for Inspirelle Magazine, April 2016
In 2008, my father came for the first time to visit Paris for little over a week and for four days in Bordeaux, with my then-boyfriend (now husband’s) family. Prior to his arrival, I reminded him multiple times to prepare himself. My in-laws were very excited, and anxious to make him feel welcome. My father is a five-star general level foodie, and Paris was already a big deal. But I knew that wasn’t where the danger lay. It was in Bordeaux.
Just before lunch on the second day, my father excused himself from my father-in-law and ran into the kitchen to find me. He had a glass of the anise-flavored aperitif, pastis, in his hand. It had been given to him by my father-in-law, in spite of the fact that he still had not completely recovered from the six different wines served with dinner the night before.
“You have to drink this,” he whispered to me. “I can’t drink anymore!”
“Sorry,” I said. “I can’t stand pastis, and I told you these people are professionals.”
“That’s just the warm-up,” my husband added, gesturing to the mantle in the dining room where my father-in-law had lined up a battalion of wines and rums.
I’d never seen my father tear up out of fear before.
The following evening, after having taken an afternoon trip for oysters in the seaside village of Cap Ferret, my father refused to eat dinner. We tried to cajole him, with no success. I’m not sure what did him in. Maybe the confit de canard, roasted duck with its sinfully crunchy, crisp skin. It could have been one of the four sausages or the two homemade patés we had as appetizers. I imagine the foie gras had an impact. Or the Sauternes we drank with the creamy, salty Roquefort cheese. He did get a little too excited with the traditional cassoulet the first afternoon. The slow-cooked stew of salt pork, duck, beans and vegetables is enough to make you want to go out into the forest and fell some trees. Or just snuggle under the covers on a cold, rainy day.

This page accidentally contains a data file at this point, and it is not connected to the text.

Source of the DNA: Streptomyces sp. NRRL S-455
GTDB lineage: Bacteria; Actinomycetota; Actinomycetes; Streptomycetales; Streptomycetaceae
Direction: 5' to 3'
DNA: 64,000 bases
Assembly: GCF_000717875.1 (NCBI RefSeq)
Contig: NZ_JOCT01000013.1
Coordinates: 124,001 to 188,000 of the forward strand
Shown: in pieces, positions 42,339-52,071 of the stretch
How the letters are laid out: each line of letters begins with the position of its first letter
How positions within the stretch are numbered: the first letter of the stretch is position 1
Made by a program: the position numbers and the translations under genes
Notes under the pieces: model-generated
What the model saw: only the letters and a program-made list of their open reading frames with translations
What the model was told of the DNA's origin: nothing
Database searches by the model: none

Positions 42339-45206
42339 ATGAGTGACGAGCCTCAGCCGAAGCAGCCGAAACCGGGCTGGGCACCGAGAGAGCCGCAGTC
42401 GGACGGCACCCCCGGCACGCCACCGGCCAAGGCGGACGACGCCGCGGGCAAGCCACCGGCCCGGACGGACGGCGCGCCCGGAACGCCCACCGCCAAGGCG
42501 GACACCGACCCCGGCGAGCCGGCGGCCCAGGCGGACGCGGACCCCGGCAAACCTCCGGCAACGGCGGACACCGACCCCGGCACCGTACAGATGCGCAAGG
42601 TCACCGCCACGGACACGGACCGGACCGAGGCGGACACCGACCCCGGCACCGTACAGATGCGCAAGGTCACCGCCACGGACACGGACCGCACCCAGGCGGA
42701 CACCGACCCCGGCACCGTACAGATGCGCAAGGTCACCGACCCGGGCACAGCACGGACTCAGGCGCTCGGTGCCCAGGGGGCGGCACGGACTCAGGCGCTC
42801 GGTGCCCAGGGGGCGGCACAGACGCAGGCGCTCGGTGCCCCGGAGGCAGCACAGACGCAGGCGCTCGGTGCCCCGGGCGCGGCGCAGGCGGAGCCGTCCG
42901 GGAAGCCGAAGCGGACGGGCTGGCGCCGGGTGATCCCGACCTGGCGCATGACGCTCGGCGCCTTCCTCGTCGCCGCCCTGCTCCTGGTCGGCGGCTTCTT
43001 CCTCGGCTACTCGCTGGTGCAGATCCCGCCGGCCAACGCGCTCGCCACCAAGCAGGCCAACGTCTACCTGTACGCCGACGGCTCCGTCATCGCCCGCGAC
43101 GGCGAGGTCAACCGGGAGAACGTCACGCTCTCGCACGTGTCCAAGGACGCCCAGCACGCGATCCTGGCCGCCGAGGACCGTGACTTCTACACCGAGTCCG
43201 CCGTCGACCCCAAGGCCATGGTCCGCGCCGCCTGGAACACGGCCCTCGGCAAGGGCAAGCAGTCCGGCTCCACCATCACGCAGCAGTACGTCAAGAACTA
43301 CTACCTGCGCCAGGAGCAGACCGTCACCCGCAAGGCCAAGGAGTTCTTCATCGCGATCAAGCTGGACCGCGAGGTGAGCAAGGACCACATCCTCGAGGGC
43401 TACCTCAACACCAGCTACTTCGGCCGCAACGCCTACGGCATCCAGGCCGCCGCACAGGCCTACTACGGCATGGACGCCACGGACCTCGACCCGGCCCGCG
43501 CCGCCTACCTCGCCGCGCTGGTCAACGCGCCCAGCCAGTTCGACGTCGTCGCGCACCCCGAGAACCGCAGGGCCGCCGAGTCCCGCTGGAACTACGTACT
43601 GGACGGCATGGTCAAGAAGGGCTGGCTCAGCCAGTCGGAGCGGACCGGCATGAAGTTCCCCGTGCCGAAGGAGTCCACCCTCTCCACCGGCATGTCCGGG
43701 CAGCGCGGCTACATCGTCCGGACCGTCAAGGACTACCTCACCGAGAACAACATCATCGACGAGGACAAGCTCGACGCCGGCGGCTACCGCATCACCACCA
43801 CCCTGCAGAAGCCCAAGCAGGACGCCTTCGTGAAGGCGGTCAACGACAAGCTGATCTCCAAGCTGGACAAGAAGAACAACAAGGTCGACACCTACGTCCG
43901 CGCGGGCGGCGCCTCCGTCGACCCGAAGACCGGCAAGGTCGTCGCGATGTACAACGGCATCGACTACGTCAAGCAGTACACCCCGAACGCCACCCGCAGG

Trying to give him some sustenance that night, my mother-in-law whipped up her light version of garbure soup, going heavy on the root vegetables and broth, light on the ham. But nothing doing. The man could not take another bite. He ate nothing else for the duration of his stay. Even after we’d returned to Paris two days before his flight home.
You come, following a long journey, to a place you have never been before. Preparations have been made for your visit long in advance – ducks have been fattened, grapes made into wine.
A French family opens its doors to you, and begins to feed you. They feed you and feed you and feed you. When you can’t eat anymore, they are happy to show you their city and the region.
They take you to the ocean, or to the mountains – both are nearby. They do their best to speak your language, and when communication gets difficult, another bottle is opened, and the conversation starts flowing again.
My father enjoyed his time in Paris. He took lots of photos and enjoyed seeing the city. But when he tells people about going to France, he talks to them about his trips to Bordeaux. And he did cry again during his second visit – but that had more to do with walking his daughter down the aisle than anything else.